New album and tour aside, members of pop act Dragonette appear to have something else on their minds: sex. They sing songs about stealing boyfriends (“Competition”) and random sexual encounters (“I Get Around”). One of their recent music videos even playfully recreates a 1970’s porn shoot (“Take It Like A Man”).
“I enjoy sex, but I don’t think I’m more sexual than say, my parents,” says lead singer Martina Sorbara. (Her father, by the way, is Greg Sorbara, who just quit his job as Ontario’s finance minister)
You may have heard their song “I Get Around” on the radio. “Quietly slide away off the mattress/ Find my clothing on the bed post/ So I tip toe out of this mess/ As I slip back into last nights dress/ I get around,” sings Sorbara. It’s catchy and slutty, all at once.
With their debut album Galore out now, Dragonette has just started a month-long cross-country tour. Three of the four members are from Toronto, and on Oct 25, they performed for their hometown crowd at a sold-out show at the Mod Club.
And what a show it was. Sorbara has fabulous stage presence, as do the three men in the band (including Sobara’s husband Dan Kurtz, who plays bass). They put on a polished show and keep the energy going with a slew of upbeat pop songs.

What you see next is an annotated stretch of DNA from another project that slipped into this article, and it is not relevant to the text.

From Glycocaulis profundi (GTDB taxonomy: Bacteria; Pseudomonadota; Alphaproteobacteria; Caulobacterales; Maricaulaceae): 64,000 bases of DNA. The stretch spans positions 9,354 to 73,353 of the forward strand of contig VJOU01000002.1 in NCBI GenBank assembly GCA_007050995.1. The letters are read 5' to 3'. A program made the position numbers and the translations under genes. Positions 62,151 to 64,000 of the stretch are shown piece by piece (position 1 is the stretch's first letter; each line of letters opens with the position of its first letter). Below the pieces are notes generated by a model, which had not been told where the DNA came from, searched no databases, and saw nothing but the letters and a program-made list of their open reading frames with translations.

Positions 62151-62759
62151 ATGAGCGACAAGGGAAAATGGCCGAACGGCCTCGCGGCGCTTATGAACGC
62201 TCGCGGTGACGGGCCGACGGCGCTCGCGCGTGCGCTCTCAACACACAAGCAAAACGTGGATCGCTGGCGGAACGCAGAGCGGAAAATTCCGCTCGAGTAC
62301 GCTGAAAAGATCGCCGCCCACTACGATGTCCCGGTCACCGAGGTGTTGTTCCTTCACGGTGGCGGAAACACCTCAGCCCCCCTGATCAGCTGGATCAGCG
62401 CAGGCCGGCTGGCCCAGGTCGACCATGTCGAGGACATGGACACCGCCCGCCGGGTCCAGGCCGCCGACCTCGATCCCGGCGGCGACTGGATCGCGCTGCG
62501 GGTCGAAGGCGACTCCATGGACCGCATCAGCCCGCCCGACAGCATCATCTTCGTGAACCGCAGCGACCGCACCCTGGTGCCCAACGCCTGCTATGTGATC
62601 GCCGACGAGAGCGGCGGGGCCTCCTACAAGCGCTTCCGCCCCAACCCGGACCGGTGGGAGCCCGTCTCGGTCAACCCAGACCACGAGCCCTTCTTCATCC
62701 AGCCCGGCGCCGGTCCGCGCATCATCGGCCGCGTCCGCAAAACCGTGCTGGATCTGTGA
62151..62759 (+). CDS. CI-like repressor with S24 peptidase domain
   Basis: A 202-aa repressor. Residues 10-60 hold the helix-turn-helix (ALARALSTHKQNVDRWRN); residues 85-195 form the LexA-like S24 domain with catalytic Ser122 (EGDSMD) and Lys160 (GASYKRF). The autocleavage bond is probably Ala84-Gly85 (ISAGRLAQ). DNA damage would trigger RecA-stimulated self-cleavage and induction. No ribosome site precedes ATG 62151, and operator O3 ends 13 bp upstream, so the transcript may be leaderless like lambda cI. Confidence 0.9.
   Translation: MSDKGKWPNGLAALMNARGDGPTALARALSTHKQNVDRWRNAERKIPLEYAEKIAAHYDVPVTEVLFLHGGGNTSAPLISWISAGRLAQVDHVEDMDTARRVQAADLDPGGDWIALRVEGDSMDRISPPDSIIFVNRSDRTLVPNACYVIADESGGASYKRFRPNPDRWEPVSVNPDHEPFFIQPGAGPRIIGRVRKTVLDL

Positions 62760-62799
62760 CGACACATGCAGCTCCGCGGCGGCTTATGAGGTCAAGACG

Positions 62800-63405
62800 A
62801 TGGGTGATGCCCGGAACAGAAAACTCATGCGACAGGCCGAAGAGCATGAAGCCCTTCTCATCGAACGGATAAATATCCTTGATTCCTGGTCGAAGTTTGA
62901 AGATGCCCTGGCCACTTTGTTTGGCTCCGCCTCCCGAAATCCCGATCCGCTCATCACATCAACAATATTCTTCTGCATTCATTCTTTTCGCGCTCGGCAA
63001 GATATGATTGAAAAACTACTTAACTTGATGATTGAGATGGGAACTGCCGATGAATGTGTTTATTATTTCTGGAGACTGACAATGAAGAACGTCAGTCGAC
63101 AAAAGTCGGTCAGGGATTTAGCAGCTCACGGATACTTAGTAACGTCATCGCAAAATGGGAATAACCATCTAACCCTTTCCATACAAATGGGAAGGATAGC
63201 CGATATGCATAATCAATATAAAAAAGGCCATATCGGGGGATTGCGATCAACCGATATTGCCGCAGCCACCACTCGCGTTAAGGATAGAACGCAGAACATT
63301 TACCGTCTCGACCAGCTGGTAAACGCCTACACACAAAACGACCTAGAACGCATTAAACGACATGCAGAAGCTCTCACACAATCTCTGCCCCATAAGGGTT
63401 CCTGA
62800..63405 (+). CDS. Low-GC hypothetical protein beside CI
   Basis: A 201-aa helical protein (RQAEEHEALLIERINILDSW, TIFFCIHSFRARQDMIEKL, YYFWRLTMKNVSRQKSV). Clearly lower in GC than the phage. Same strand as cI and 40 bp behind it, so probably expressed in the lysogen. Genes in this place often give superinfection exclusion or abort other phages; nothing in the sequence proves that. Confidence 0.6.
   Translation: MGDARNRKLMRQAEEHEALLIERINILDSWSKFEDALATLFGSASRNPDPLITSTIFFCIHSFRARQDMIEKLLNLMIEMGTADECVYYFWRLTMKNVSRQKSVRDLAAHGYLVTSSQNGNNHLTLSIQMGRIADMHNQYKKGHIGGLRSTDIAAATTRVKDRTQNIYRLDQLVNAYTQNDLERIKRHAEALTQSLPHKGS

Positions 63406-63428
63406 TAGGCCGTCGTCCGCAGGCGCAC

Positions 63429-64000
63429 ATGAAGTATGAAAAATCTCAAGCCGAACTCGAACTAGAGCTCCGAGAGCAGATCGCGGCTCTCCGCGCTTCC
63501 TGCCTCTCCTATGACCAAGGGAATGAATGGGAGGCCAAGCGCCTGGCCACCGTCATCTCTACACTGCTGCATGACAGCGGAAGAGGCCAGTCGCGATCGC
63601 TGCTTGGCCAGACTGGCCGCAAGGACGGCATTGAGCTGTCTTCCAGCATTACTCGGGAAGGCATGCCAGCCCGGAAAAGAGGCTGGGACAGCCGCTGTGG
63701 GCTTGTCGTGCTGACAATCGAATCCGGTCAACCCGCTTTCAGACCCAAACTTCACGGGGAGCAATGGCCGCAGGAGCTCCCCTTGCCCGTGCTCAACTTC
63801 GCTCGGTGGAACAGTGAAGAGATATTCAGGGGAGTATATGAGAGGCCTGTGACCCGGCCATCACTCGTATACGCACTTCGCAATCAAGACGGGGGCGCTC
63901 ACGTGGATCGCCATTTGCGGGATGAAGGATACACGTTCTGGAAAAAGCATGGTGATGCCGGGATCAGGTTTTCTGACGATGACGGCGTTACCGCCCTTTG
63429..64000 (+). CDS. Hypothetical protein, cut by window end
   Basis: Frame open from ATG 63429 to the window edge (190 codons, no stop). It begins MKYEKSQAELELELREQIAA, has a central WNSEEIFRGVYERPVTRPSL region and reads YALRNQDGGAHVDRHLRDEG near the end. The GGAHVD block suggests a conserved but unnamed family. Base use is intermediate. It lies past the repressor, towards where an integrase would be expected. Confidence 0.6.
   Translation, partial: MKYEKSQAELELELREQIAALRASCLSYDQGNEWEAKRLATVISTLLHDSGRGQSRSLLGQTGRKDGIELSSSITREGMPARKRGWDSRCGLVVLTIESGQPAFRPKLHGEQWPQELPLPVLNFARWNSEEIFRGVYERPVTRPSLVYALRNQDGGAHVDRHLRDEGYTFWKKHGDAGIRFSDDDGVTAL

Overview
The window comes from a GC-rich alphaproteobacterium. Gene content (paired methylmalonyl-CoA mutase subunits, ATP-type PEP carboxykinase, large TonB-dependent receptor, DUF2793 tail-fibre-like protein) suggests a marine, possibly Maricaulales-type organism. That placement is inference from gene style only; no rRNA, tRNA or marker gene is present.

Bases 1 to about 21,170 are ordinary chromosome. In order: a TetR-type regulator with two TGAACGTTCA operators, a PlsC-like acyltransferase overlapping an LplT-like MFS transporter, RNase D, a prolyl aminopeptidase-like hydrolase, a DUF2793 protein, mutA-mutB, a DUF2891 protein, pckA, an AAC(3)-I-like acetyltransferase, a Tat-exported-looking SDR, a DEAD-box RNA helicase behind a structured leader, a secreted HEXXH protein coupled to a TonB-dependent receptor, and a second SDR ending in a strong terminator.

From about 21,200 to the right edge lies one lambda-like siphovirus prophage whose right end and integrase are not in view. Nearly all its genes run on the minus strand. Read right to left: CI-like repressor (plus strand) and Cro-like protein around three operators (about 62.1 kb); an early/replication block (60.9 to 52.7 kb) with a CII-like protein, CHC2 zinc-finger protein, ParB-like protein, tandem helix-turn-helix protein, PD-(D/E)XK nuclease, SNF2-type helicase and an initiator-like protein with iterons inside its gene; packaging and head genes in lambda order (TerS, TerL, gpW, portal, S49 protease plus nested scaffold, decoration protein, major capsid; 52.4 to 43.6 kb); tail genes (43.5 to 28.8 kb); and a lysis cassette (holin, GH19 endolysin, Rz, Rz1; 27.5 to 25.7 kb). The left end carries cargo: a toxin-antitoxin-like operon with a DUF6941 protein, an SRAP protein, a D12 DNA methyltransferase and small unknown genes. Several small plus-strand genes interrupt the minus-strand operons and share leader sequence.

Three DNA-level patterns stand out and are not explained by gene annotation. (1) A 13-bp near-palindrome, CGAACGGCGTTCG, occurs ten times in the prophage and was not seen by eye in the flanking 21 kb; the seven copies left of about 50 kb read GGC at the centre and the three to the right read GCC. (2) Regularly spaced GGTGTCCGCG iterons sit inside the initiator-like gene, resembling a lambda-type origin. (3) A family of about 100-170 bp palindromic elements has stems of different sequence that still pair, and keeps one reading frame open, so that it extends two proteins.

Amid the throngs of hipsters at the Toronto concert was an attractive tall, blond guy wearing what appeared to be a Halloween costume. From head to toe, he was covered in sparkling silver: platform boots, hot pants too short even by Mariah Carey’s standards, and a vest that showed off his bronze chest. To top it off (literally), he wore a funnel on his head.
During the band’s final song, Sorbara picked the guy in silver out of the crowd and brought him on stage for the band’s closing number, “I Get Around.” It really was an over-the-top finale to a fabulous show.
While none of the members of Dragonette identify as gay or lesbian, they clearly know their target market as a pop act. The group performed at London Pride this summer, and their videos play with gender identity. In “I Get Around,” Sorbara walks through a club and kisses boys and girls. The video ends with Sorbara dressed in a tux, sporting a boyish hairstyle and being groped by women.
One UK radio station slammed the band for playing up their flamboyancy as “pandering to the gays,” says Sorbara.
“They said ‘I find it really off putting that none of them are gay, yet they play the gay card,'” she says.
But she says it’s unfair to put such restrictive labels on bands. “Does that mean we have to be like the Arctic Monkeys — wearing black and thrashing about on guitars — otherwise you’re playing the gay card?”